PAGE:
4.3. Security Features along the Luangwa River

It was initially thought that security along the 165 km stretch was an important factor promoting high densities as poaching was to a large extent deterred [2] .

Contrary to the popular view that security promotes population increase, it was in the present study concluded that hippo population distribution between upper and lower blocks was not influenced by levels of security. The pattern of distribution influenced by security levels was however, reported in elephant by Barnes and Kapela [19] but does not seem to apply to hippo in general. Very low numbers of hippo were poached, mainly because; (a) hippo is not popular meat for Luangwa Valley residents who believe that it causes leprosy, a belief which is also shared with residents of Rukwa area in Tanzania and hence low demand for hippo meat among the local Kunda tribe, (b) there is a well developed community based natural resources management (CBNRM) in which local communities participate in managing wildlife and this has improved and encouraged positive community attitudes towards wildlife including hippo [13] , (c) communities collect a 50% share from all hunting revenues and so an animal sold on safari would be of more economic value than meat from poachers and hence engage relatively less in hippo poaching, (d) hippo is classified in Appendix II of CITES which requires a permit in order to export any specimen which makes it difficult for hippo teeth from poached specimens to enter the legal international market and hence no incentive for residents to engage in commercial poaching, and (e) the area along the Luangwa river is the most patrolled area in South Luangwa National Park [19] [20] which when combined with community involvement in law enforcement are deterrent enough to prevent poaching incursions. Poaching and other forms of mortality are therefore discounted from being key factors regulating hippo population size. The caution here however, is that; although security was not found to have a significant impact on hippo population size, it is still critical that Zambia Wildlife Authority maintains law enforcement along the Luangwa River to secure the species from poaching in the long-term.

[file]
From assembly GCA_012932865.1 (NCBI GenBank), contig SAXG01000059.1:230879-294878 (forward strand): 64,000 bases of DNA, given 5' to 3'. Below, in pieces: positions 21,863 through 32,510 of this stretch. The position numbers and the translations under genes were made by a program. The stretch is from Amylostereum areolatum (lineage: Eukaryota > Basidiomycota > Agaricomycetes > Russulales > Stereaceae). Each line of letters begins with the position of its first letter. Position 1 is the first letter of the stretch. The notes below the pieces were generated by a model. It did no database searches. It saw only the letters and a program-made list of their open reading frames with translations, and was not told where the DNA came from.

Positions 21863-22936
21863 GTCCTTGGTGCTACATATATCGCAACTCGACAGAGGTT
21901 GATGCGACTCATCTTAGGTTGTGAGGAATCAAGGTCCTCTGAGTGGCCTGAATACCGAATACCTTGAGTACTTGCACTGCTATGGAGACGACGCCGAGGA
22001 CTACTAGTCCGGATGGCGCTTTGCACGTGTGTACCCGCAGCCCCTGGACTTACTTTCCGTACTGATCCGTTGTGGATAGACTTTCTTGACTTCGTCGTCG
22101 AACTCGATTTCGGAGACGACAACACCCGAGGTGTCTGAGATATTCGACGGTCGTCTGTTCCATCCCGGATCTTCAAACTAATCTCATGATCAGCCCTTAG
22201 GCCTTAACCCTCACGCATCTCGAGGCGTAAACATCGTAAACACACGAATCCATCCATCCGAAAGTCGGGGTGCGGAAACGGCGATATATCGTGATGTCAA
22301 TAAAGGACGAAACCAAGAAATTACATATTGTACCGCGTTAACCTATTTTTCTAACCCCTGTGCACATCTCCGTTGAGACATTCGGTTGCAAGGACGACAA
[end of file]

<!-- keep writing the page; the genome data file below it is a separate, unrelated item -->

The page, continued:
4.4. Location of Wildlife Police Officers Outposts and Lodges

Unlike elephant which are recorded to congregate in areas where security is highest, such as near Wildlife Police Officers outposts and Lodges [13] [19] , this pattern of population distribution could not be established in the Luangwa hippo. The Luangwa hippo density distribution did not seem to be influenced by the location of WPO outposts and number of patrol mandays. Two major reasons are suggested, the first being that poaching of hippo is low because of the successful Community Based Natural resources Management (CBNRM) programme where local communities share revenues from hunting of hippo on a 50% basis with Zambia Wildlife Authority. Communities also get a 50% share from all the revenues generated from hippo culling programmes. These financial benefits could have influenced positive attitudes towards hippo by the local communities and hence tolerating some of the damage to human property caused by hippo such as destruction to crops (Anon, 2007). The only exception when hippo would not be tolerated was when human life was lost, Kakumbi CRB chairperson (personal. comm.). The second reason was due to high levels of security provided by the South Luangwa Area Management Unit (SLAMU) which receives financial assistance from the Norwegian Agency for International Development (NORAD). NORAD has provided budgetary support to the area since the mid 1980s. Such consistent financial support has enabled SLAMU to conduct monthly patrols along the 165 km river stretch.